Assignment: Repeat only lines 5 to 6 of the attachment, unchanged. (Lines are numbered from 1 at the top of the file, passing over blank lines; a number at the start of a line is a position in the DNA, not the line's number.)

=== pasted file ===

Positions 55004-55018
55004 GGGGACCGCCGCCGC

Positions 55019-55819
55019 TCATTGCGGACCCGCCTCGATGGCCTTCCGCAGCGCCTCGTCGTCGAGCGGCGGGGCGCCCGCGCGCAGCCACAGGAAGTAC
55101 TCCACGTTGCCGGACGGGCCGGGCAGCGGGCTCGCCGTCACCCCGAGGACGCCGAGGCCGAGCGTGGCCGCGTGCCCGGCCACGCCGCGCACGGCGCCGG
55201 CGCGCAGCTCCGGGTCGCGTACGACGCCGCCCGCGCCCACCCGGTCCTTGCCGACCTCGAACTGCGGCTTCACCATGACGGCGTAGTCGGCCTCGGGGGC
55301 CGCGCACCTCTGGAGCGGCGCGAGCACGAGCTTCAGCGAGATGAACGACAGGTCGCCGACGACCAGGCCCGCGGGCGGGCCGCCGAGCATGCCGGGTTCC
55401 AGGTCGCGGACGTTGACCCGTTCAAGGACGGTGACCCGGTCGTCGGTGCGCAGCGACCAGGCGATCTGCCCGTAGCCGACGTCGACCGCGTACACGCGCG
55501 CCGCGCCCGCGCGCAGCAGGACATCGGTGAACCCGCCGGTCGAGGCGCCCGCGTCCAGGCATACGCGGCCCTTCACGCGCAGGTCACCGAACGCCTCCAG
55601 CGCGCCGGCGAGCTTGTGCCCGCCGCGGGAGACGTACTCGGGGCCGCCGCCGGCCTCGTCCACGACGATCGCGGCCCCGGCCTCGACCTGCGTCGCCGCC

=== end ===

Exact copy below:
55101 TCCACGTTGCCGGACGGGCCGGGCAGCGGGCTCGCCGTCACCCCGAGGACGCCGAGGCCGAGCGTGGCCGCGTGCCCGGCCACGCCGCGCACGGCGCCGG
55201 CGCGCAGCTCCGGGTCGCGTACGACGCCGCCCGCGCCCACCCGGTCCTTGCCGACCTCGAACTGCGGCTTCACCATGACGGCGTAGTCGGCCTCGGGGGC